A front suspension is a great option if you want to ride your fatbike with mountain bike wheels. Most fat bikes can have a suspension fork added as an aftermarket.
You might consider purchasing a fatbike with a dropper or adding one to an existing fatbike. Droppers lower your center of gravity, and allow you to move the bike under you when you ride in steep or spicy terrain. You can also adjust your position on any terrain.
What wheels and tires do I need?
You will have more float on snow and sand if your tires are wider than others. However, heavier tires have greater resistance to drag and are more heavy. Some bikes are not able to take wide tires. You want maximum float so make sure you get a bike that can take large tires.
Stitched tires are a great option if you plan to ride in icy conditions. You can stud some tires that are not studded. If you need ice-gripping studded studs, your bike may not come with studded tires.
Are Fat Bike Tires Tubeless or Suitable for Use?
Snow and sand riding requires that your fat bike tires are run at ridiculously low pressures. We recommend around 5 psi. If you happen to hit a rock or sharp root while cruising, low pressure can leave your tire tube vulnerable.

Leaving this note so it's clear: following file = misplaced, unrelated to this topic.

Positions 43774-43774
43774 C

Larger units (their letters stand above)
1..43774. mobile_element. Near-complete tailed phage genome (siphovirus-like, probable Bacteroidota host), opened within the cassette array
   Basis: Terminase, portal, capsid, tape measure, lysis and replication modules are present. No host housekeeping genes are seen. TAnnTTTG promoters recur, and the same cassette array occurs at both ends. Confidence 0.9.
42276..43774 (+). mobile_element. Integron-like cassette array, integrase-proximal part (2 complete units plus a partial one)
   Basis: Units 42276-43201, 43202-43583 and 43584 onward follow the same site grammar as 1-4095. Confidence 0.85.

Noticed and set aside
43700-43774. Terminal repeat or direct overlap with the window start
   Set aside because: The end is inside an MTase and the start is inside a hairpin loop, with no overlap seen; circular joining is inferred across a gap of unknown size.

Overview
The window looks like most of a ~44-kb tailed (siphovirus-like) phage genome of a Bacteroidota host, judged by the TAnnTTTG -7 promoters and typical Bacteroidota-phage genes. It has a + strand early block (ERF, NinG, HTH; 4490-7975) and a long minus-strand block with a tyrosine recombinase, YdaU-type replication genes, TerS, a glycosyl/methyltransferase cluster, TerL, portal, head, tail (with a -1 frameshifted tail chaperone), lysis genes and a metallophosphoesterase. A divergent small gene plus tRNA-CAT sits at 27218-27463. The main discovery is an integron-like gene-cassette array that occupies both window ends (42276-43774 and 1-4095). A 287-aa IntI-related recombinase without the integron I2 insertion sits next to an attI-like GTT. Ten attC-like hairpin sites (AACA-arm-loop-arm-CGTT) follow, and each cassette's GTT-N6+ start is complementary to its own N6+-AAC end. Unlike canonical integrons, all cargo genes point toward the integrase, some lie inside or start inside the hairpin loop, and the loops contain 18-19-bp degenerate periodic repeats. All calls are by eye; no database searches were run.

We prefer to use sealant in our tires for technical riding. Ask your bike shop whether your tires are compatible with tubeless. You will need a rim strip, valve and sealant that is fatbike-specific for each tire, along with a tubeless compatible tire, to convert the tires.
Are Flat or Clipless Pedals Better for Fat Biking?
Both flat and clipless pedals have their advantages and disadvantages. Although clipless pedals are more efficient, they can become clogged in wet conditions such as snow and sand.
Flat pedals allow you to wear standard footwear instead of clipless-compatible shoes. They aren’t as efficient but they allow for quick dismounts which is important in slippery conditions.
What else do I need to start fat biking?
A pump with a gauge that is accurate even at low pressures. You’ll need to test your tire pressure for winter riding or sand riding.
This number can change if your bike is heavier on a tour. You can use a good pump or a combination of a pump and a tire-pressure monitor to determine how much pressure you should have in your tires for different riding conditions.